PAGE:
Fitzroy Partnership for River Health News!

August 2017 edition...

2015-16 Waterway Report Card launched

22 June saw the release of the Partnership’s 6th annual report card on river health for the Fitzroy Basin. Featuring results for ecosystem health, agriculture and drinking water suitability, an overall B grade was awarded for the Basin for the third consecutive year. Based on the most comprehensive data available and endorsed by an independent Science Panel, annual report cards provide community and decision makers with information required to better understand long-term trends and emerging patterns across the Fitzroy Basin.

Executive Officer Nathan Johnston was pleased to report that for the first time in six years, no catchments were awarded a poor grade for toxicants. Results of the report card will be publicly presented at Theodore River Festival in September as well as Moranbah and Emerald when the FPRH partners and staff commences a regional tour later this year.

For more details on water indicator and catchment gradings across the Basin download a copy of the 2015-16 report here and read about the Report Card launch here.

Mindi makes 2017 Rockhampton River Festival

It's not often a 1.8m barramundi lands on the banks of the Fitzroy, but FPRH's mascot Mindi recently spent two days engaging with festival goers to spread the word about the work of FPRH.

Drawing smiles, high-fives and even some heartfelt hugs from young and old alike, Mindi and her minders snapped some stellar photos and handed out more than 200 Report Cards over the two day event. Displays and conversations touched on results from the recently released 2015-16 Report Card as well as tilapia, the barrage upgrade and fish hotels.

A giant 3m square snakes and ladders outdoor board game featuring Maisy the Mayfly consistently drew in players. All-in-all a fantastic festival and excellent public engagement opportunity thanks to Rockhampton Regional Council.

Want Mindi to make a splash at your next public event? Contact us to book her now!

FPRH welcomes new web developer

Starting in March, Kash Walker has hit the ground running as a valued member of the FPRH team. Hailing from Dalby originally, and more recently Cairns we are pleased this CQU graduate has settled in Yeppoon and is excited to be assisting with the development of data-driven reporting products and occasionally donning Mindi. Best explained in his own words, below are some insights into Kash and why he decided to join us:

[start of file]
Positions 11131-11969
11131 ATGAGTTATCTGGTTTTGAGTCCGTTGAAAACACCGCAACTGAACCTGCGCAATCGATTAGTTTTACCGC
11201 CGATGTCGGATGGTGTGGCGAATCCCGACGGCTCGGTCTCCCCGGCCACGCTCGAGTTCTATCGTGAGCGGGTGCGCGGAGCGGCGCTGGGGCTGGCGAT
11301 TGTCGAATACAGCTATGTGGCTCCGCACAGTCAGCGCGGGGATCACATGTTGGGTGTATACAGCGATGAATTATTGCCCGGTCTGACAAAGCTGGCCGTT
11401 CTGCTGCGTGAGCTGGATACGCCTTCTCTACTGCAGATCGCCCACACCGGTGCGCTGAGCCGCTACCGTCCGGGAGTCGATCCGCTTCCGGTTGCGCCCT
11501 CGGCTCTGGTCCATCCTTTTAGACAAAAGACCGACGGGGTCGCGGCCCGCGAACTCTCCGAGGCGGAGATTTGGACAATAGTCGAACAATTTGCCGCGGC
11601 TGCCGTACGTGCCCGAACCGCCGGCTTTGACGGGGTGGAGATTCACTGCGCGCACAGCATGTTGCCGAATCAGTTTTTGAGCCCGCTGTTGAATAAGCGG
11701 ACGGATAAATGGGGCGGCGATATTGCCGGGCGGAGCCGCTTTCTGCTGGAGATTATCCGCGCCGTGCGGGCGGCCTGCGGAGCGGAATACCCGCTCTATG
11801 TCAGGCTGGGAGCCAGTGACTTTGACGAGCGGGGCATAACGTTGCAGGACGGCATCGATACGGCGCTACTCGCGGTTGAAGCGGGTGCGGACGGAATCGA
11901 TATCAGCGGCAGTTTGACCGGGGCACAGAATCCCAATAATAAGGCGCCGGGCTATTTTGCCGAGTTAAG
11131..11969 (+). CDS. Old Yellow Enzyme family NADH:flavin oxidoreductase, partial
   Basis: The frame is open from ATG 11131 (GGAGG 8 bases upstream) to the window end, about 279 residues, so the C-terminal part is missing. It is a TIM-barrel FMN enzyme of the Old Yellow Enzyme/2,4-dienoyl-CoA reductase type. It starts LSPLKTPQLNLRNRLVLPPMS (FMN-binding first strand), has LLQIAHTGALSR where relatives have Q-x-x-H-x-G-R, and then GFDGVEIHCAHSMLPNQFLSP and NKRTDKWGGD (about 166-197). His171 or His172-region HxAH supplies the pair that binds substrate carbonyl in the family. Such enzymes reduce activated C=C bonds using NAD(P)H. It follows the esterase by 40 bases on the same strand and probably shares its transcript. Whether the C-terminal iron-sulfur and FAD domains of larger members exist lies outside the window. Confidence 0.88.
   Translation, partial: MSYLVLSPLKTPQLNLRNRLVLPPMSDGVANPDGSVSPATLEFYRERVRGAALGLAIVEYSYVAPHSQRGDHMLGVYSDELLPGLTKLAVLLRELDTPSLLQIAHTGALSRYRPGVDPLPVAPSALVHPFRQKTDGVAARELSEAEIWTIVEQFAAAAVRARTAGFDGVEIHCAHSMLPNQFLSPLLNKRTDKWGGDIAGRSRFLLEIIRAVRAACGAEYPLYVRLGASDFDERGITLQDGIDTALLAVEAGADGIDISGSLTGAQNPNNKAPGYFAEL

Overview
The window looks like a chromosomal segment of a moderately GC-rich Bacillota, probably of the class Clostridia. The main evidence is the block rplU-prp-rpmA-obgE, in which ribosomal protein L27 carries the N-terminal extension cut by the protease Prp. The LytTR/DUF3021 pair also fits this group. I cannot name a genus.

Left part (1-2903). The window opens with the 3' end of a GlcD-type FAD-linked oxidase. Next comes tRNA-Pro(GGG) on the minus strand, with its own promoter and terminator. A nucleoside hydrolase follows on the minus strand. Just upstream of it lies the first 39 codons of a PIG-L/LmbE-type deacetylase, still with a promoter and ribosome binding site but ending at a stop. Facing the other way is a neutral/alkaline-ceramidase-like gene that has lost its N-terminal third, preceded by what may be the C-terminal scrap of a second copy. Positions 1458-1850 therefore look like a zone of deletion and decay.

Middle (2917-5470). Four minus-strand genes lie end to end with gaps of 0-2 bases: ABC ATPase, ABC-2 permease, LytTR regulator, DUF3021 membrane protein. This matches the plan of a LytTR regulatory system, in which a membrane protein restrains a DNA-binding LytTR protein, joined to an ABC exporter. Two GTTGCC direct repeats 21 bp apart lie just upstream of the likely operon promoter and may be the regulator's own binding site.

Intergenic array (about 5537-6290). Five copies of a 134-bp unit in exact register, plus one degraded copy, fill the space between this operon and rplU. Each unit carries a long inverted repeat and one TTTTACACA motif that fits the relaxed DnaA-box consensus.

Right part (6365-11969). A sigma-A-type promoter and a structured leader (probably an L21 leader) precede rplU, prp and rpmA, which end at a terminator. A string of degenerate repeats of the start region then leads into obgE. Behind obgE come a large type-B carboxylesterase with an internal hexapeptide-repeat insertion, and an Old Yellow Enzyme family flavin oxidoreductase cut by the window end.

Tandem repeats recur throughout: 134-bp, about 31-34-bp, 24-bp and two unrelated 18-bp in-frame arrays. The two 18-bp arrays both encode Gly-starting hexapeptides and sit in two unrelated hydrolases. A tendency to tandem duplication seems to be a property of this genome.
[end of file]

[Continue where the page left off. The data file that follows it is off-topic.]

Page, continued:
One thing people would not guess? I’m a huge Tesla fan – I like the idea of owning a Tesla S someday.

Why FPRH? They’re ahead of the game… data driven products that use code are the future, not just for scientific reporting but pretty much everything. Automation is the future.

What drives you? I really enjoy trying to think of an amazing idea that improves peoples’ lives in some way … and I love working with video and design.

2017 Care for Creeks Bursary Winners

Rockhampton Grammar School, Rockhampton’s Emmaus College’s Eco Club and wildcard winner Cawarral State School will soon be using their new waterway monitoring kits thanks to the 2017 Care for Creeks Bursary. The Bursary encourages schools and community groups located in the Fitzroy Basin to become involved in monitoring local creeks and waterways by providing the necessary tools and know-how.

As part of the program, each group receives specialized training and is encouraged to enter their waterway monitoring data into the MyWater community portal. The portal allows participants to see first-hand how their monitoring sites compare with others across the Basin. Aimed at encouraging, educating and enabling the next generation of water managers, this FPRH project facilitates practical and meaningful participation in real-life science whilst also contributing to a more complete picture of our waterway health. We look forward to learning what these three schools uncover in their local waterways over the coming year.